“The Greatest Generation” was coined by journalist Tom Brokaw to describe the generationwho grew up in the United States during the Great Depression and then went on to fight in World War II, as well as those whose productivity within the war’s home front made a decisive material contribution to the war effort.Brokaw wrote in his 1998 book The Greatest Generation, “It is, I believe, the greatest generation any society has ever produced.” He argued that these men and women fought not for fame and recognition, but because it was the “right thing to do.” No doubt this generation was “great,” but what made them great was they were first “good.”
It has been said that America is great because she is first good. In the bestseller Good toGreat, the authors suggest that truly “great” companies were first “good” companies. The leaders of these “good to great” companies studied were not flashy and flamboyant. In fact, they were a lot like most World War II heroes: modest, simple, salt of the earth. In short, good people.
I must admit I hadn’t been much interested in World War II up until a few weeks ago. But after giving a speech, which included several military stories, a retired pilot came up to me with tears in his eyes and asked if I had heard a story about a German fighter pilot having sympathy for an American and his crew during a dogfight over war torn Germany during World War II. In the story, rather than shoot the American and his crew down, the German pilot actually escorted the Americans out of harm’s way pointing them safely toward England.
I had not heard that story but having two pretty powerful pilot stories in my speech, my new friend had certainly piqued my interest about the possibility of adding a third. To my surprise, the incident was the subject of a recent book, A Higher Call: An Incredible True Story of Combat and Chivalry in the War-Torn Skies of World War II, by Adam Mako.
The two pilots were Charlie Brown and Franz Stigler. The incidentoccurred on December 20, 1943, when after a successful bomb run on Germany, Charles ‘Charlie’ Brown’s B-17 Flying Fortress was severely damaged by German fighters. Ace pilot Franz Stigler had an opportunity to shoot down the crippled bomber, but instead, for humanitarian reasons, decided to allow the crew to fly back to their airfield in England. Stigler literally flew right over Brown’s wing, safely escorting them until they reached the ocean and departed with a salute to the American pilot.Remembering the words of one of his commanding officers, “You are pilots. You don’t score kills. You score victories. If I ever hear of you shooting at someone in a parachute, I’ll shoot you myself.” Stigler later commented, “To me, it was just like they were in a parachute. I saw them and they and their plane were so torn apart, I couldn’t shoot them down.”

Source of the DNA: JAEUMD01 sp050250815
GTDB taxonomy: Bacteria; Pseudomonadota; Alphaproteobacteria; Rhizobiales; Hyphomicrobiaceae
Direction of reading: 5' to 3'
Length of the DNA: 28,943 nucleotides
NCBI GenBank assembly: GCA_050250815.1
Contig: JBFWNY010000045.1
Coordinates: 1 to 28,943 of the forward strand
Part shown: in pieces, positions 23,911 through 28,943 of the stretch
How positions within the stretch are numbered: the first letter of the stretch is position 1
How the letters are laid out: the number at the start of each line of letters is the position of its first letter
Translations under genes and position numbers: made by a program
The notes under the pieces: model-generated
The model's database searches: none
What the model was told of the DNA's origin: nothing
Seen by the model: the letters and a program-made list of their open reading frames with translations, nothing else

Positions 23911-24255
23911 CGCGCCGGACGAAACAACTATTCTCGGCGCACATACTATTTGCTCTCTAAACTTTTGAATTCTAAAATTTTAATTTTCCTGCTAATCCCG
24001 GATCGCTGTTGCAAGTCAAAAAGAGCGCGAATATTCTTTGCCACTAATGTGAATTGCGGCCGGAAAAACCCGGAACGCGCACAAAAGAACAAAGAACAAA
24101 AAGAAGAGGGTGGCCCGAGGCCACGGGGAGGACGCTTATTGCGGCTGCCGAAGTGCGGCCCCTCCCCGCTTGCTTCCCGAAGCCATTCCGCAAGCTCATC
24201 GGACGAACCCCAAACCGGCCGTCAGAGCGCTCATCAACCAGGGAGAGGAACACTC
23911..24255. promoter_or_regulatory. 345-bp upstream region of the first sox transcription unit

Amazingly, Brown managed to fly the 250 miles across the ocean and land his severely damaged plane. After a flight debriefing informing his officers about how a German pilot had let him go, he was told not to repeat this to the rest of the unit so as not to build any positive sentiment about enemy pilots. Stigler said nothing of the incident to his commanding officers, knowing that a German pilot who spared the enemy while in combat risked execution. The two pilots actually met each other 40 years later, became close friends and remained so until their deaths.
In the book, Short of the Glory, the late Ed Pritchard was quoted as saying, “great men/women are seldom good men/women.” Those words have both haunted and motivated me throughout my life. Knowing the readership of the Gazette, we all fall into the category of “greatness.” We’re elected officials, we’re lobbyists, we’re business and government leaders. We shape public policy and make decisions that impact many people. We interact and influence some pretty powerful people. Pritchard’s sage advice is that we can’t afford to let that greatness get in the way of being “good.”
In the brilliant movie Saving Private Ryan, an old James Ryan returns with his family to the military cemetery in Normandy. He visits the grave of Captain John Miller, the man who, a half a century before, led the mission to save Private Ryan. At the end of the mission, Miller was fatally wounded. As he lay dying, his final words to Private Ryan were, “James. Earn this…earn it.” We then see Ryan kneeling at Captain Miller’s grave, marked by a cross. Ryan, his voice trembling with emotion, says, “Every day I think about what you said to me that day on the bridge. I tried to live my life the best that I could. I hope that was enough. I hope that, at least in your eyes, I’ve earned what all of you have done for me.” Weeping, Ryan turns to his wife and says, “Tell me I’ve led a good life…tell me I am a good man.” Confused, she responds, “What?” Choked up, he manages to make a second request, “Tell me I’m a good man.” Her response, like this entire scene, chokes me up: “You are.”